Wild Ozark

~ Rock Foraging Nature Artist & Real Estate Agent in Kingston, AR ~

Welcome! Madison Woods is my pen-name. I’m a rock-smashing, paint-making nature artist in Arkansas. My real name is Roxann Riedel, and aside from being a nature-loving artist, I’m a REALTOR® with Montgomery Whiteley Realty.

(479)409-3429, or email madison@wildozark.com

Header image for my post about a yellow lake pigment experiment.

A Yellow Paint Experiment | Lake pigment from thyme

Back when I made my very first set of paints, I had a really nice yellow. I’d made several yellows from various plants and did lightfast tests on them. All failed except for the one, gorgeous yellow. Not only did it pass, the yellow color actually intensified with the light exposure. At that time, I wasn’t keeping records of how I’d made the paints, but was just blindly experimenting. I ended up with a good bit of that yellow paint, but over the years since, I used it all. And over the years since, I’ve tried to reproduce that color. Nothing worked, and I’d about given up hope. But today I did another yellow paint experiment and there’s a glimmer of hopefulness so far!

Another Case of Mistaken Identity

And this too, has to do with sassafras trees. The other mistake was mistaken identity of tree roots. I thought it was sassafras, but in fact it was Osage. There wasn’t much to go on except part of the trunk and the roots. And I’d guessed wrong. But the root bark gave me a very nice orange lake pigment anyway. This yellow paint I’m trying to reproduce has led to another mistaken identity. I used store-bought gumbo filé to make the first paint. Well, it’s sassafras leaves that filé is supposed to be made from. I’m half Cajun, so I wasn’t wondering what the spice was made with. I didn’t read the label.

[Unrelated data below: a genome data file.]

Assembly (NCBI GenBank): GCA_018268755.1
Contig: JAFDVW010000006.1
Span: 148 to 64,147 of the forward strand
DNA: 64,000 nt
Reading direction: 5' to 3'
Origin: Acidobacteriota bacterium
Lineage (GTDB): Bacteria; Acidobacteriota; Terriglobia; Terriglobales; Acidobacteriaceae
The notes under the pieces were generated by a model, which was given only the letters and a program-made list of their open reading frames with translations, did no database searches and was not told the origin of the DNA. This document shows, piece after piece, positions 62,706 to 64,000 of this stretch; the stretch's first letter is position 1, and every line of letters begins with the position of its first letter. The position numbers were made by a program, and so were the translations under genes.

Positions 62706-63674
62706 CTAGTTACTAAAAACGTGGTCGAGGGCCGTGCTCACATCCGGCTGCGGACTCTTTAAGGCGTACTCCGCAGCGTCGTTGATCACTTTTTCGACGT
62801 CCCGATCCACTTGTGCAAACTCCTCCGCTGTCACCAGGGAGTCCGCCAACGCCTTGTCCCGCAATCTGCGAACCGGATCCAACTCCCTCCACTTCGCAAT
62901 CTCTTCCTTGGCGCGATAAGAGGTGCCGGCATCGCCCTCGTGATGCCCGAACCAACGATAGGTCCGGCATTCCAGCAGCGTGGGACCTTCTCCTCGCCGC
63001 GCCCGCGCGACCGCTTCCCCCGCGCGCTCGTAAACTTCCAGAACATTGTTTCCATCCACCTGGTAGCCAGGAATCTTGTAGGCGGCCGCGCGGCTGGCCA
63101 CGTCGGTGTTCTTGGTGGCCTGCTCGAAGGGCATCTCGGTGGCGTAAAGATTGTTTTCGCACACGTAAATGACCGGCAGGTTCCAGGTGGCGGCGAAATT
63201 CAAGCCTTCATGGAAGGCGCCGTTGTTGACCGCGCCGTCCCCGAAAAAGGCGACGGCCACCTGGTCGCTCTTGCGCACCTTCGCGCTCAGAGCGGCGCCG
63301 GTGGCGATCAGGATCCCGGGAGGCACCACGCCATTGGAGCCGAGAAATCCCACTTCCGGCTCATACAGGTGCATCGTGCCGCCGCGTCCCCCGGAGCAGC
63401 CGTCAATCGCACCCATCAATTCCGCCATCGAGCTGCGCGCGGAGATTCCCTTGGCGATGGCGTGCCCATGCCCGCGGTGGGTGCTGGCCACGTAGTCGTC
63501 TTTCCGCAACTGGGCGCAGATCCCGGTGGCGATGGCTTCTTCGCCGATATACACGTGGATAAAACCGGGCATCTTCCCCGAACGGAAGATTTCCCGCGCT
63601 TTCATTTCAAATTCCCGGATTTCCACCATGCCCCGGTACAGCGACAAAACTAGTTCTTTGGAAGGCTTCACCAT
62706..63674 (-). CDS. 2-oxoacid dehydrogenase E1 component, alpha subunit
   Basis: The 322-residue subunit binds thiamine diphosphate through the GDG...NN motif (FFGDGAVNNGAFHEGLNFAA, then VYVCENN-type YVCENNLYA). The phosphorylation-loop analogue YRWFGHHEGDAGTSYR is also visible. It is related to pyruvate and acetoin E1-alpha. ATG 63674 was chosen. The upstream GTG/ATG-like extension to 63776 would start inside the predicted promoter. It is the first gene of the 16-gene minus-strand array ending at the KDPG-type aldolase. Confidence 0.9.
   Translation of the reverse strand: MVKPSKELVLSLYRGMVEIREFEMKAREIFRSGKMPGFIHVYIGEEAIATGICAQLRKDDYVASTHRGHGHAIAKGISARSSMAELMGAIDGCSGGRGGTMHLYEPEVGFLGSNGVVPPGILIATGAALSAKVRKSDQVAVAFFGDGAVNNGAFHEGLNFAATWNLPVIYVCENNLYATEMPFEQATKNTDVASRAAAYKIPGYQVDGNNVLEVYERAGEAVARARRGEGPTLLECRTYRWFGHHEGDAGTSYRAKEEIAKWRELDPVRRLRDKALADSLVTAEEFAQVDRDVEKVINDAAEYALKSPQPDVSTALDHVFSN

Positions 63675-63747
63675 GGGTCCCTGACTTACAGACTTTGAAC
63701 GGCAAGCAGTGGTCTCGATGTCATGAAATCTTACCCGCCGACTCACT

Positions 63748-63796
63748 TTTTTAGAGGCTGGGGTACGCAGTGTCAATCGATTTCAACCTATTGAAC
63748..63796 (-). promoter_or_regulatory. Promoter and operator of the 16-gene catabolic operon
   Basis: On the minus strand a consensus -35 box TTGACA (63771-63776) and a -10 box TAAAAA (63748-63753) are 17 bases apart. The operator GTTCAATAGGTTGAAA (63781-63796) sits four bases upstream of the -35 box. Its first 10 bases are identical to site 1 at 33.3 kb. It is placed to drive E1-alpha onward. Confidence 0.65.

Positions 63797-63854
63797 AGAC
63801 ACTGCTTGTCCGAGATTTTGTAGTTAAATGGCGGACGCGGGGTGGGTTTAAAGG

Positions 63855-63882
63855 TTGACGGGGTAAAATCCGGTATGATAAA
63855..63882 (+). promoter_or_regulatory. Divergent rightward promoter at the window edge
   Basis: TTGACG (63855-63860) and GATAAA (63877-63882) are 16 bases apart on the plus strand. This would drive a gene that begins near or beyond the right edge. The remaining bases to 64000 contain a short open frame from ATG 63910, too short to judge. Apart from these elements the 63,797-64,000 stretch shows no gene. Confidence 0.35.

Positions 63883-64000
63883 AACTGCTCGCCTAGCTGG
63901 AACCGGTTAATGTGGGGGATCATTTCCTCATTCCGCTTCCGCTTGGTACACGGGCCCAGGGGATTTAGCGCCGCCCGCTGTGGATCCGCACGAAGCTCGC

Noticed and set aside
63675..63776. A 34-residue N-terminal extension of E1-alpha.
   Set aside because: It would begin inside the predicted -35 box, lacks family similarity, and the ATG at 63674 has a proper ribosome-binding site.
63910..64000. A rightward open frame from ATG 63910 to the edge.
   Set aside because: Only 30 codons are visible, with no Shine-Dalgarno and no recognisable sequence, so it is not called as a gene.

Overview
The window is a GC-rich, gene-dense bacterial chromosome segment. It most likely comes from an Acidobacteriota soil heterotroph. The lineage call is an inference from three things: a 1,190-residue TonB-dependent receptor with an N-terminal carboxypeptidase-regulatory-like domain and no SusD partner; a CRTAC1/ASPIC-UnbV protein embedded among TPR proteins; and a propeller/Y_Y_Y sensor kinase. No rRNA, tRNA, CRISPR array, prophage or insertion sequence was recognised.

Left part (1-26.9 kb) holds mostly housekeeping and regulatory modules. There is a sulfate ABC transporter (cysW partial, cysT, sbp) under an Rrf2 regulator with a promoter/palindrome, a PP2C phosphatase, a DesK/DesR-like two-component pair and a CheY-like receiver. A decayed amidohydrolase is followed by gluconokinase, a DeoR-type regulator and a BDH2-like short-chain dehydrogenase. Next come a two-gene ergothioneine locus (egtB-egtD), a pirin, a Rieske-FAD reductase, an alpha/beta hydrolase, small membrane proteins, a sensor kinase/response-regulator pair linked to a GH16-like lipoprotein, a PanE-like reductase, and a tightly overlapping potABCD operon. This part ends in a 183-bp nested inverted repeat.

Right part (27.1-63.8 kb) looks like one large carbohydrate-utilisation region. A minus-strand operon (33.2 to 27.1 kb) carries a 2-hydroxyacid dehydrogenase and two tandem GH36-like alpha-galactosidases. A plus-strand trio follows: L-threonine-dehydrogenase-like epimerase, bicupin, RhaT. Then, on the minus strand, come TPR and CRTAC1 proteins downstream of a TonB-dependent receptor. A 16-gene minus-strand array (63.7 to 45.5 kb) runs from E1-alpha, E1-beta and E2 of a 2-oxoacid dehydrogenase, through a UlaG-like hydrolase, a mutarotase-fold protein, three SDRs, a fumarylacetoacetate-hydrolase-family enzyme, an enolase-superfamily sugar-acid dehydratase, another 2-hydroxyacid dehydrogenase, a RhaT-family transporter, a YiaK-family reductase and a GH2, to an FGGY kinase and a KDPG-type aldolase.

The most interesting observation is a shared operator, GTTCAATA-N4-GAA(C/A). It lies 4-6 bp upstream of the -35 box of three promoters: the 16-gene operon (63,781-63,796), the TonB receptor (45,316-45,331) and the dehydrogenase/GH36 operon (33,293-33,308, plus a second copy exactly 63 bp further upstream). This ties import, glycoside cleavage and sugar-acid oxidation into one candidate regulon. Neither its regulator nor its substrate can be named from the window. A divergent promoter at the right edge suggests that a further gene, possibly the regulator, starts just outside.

As it turns out, that filé also had thyme leaves in it. I did not know that gumbo filé had thyme in it, too. I found that out by actually looking at the label recently, hahahaha.

The Kind of Yellow Paint I’m Hoping For

What I want is a brilliant, richly pigmented LIGHTFAST yellow. I know that’s a bit much to ask for in a handmade paint, but it’s what I want. Since the rocks are all opaque and earthy tones of yellow, with a lot of brown, that’s not the answer. Plants often give much brighter color, but the color is fleeting and fades or oxidizes. Sometimes that change happens quickly, like overnight, and sometimes it takes weeks. Rarely, a plant pigment offers stability enough to be useful.

Organometallic Molecules